4 out of 4 stars
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At first, I wasn’t sure I wanted to read this spiritual enlightenment book; it felt that, after enough years in life, it just doesn’t matter anymore. I am where I am and who cares now? Remembering the experiences I’ve had myself though, made me change my mind. Experiencing that Oneness long ago was amazing but left me with the question, “So? Now what? What does it matter?” I decided that discovering what someone else did with the knowledge would be very interesting after all.
Richard Haight’s The Unbound Soul: A Visionary Guide to Spiritual Transformation and Enlightenment was well worth reading. The book is divided into four parts: My Story, The Path, Daily Unfoldment, and Soul and Spirit. He starts with his story so that the reader can see where his spiritual questions, discoveries, and revelations came from. Because language so often fails to be useful to describe the spiritual, he’s coined a few phrases of his own. One is “inspirience” to replace “experience”. He wanted to differentiate between things happening outside of us – external events – and the inner spiritual life happenings. This helped to avoid connotations connected to words that are usually used, but that take the mind in directions he didn’t intend. I disliked his use of Spirit and Soul in the opposite ways I’m used to thinking of them. He uses spirit instead of soul as the word for the individual animating essence. To be fair, the two words are often used interchangeably. All definitions are included in the text itself, as well as in a glossary at the end.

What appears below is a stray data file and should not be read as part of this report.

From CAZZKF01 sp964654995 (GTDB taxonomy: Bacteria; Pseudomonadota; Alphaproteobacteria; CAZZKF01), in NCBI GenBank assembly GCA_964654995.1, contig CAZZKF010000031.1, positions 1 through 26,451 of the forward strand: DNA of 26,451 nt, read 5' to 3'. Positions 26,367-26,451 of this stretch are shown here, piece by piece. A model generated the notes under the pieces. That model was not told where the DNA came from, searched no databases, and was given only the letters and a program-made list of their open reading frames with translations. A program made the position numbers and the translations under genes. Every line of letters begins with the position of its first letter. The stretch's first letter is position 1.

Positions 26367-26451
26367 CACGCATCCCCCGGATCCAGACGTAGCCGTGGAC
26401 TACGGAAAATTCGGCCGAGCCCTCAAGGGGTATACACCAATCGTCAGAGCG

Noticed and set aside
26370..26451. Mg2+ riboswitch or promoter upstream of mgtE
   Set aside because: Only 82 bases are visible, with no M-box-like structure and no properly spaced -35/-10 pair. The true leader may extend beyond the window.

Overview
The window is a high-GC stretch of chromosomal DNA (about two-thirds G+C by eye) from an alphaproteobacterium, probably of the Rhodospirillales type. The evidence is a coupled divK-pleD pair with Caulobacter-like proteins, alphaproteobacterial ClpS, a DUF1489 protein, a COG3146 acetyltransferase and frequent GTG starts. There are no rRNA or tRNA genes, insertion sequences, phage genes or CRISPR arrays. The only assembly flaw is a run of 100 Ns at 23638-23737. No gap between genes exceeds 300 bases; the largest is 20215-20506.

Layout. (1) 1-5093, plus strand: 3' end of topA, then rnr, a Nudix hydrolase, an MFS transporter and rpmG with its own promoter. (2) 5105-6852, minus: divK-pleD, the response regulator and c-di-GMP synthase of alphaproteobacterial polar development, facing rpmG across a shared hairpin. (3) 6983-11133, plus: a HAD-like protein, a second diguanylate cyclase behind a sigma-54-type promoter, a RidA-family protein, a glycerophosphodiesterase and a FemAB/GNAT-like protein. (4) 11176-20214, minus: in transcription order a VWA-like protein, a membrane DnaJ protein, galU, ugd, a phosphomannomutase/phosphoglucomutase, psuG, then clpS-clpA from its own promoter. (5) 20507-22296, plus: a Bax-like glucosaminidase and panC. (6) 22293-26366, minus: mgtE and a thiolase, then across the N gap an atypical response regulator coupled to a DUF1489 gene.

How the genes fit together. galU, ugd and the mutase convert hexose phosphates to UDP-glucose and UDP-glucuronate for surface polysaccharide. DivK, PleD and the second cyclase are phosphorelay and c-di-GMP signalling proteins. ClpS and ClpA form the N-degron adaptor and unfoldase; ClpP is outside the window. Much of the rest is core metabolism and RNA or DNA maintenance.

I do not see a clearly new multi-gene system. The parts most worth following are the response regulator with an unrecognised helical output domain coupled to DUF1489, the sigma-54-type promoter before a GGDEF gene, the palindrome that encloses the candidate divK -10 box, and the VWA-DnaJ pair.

One main thrust seems to be the shedding of all separation, of self-identity. I had a hard time with this idea; we spend so much of our early lives fending off others’ emotions and perceptions to determine which are actually our own, then he tells us there is no difference! This does make sense once you’ve ‘inspirienced’ the Oneness of all that is.
I was surprised as I read that, just when questions arose about things that made no sense, the next section raised the questions and he answered them. It was easy to relate to a lot of this even when it started seeming a bit ridiculous. Remembering that everything is filtered through our individual perceptions and experiences, it makes sense that some of what he knows is different from what you or I know, especially at different stages of life.
The formatting was an issue when I read this on my desktop computer; sentences were missing or doubled at the beginning or ends of pages. On my Kindle, there were no problems. The editing was excellent otherwise. I only found one typing mistake in the text and one punctuation mistake in the discussion questions at the end. This deserves its 4 out of 4 stars. For those completely invested in their current belief system who see no reason to delve deeper, this book may upset or annoy you since the author finds value in several religions and philosophies. Anyone who has had unexplainable spiritual inspiriences themselves, I recommend you read this to reach further enlightenment about just what was going on and what can come next.
The Unbound Soul
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